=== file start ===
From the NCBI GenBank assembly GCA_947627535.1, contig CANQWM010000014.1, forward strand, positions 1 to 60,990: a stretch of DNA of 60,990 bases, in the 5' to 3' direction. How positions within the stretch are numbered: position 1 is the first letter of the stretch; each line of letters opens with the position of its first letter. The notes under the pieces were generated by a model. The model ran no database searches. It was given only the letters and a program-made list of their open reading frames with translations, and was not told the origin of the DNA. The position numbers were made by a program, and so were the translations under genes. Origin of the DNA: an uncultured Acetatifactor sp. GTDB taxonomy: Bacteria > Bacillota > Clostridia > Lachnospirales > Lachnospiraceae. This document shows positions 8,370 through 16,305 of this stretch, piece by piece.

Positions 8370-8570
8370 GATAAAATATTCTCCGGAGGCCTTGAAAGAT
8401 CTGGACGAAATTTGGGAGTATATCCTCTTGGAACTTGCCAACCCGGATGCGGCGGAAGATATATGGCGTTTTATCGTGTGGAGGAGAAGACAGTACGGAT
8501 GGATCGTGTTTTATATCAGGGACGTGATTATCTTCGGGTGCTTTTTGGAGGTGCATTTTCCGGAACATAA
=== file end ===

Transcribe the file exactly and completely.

From the NCBI GenBank assembly GCA_947627535.1, contig CANQWM010000014.1, forward strand, positions 1 to 60,990: a stretch of DNA of 60,990 bases, in the 5' to 3' direction. How positions within the stretch are numbered: position 1 is the first letter of the stretch; each line of letters opens with the position of its first letter. The notes under the pieces were generated by a model. The model ran no database searches. It was given only the letters and a program-made list of their open reading frames with translations, and was not told the origin of the DNA. The position numbers were made by a program, and so were the translations under genes. Origin of the DNA: an uncultured Acetatifactor sp. GTDB taxonomy: Bacteria > Bacillota > Clostridia > Lachnospirales > Lachnospiraceae. This document shows positions 8,370 through 16,305 of this stretch, piece by piece.

Positions 8370-8570
8370 GATAAAATATTCTCCGGAGGCCTTGAAAGAT
8401 CTGGACGAAATTTGGGAGTATATCCTCTTGGAACTTGCCAACCCGGATGCGGCGGAAGATATATGGCGTTTTATCGTGTGGAGGAGAAGACAGTACGGAT
8501 GGATCGTGTTTTATATCAGGGACGTGATTATCTTCGGGTGCTTTTTGGAGGTGCATTTTCCGGAACATAA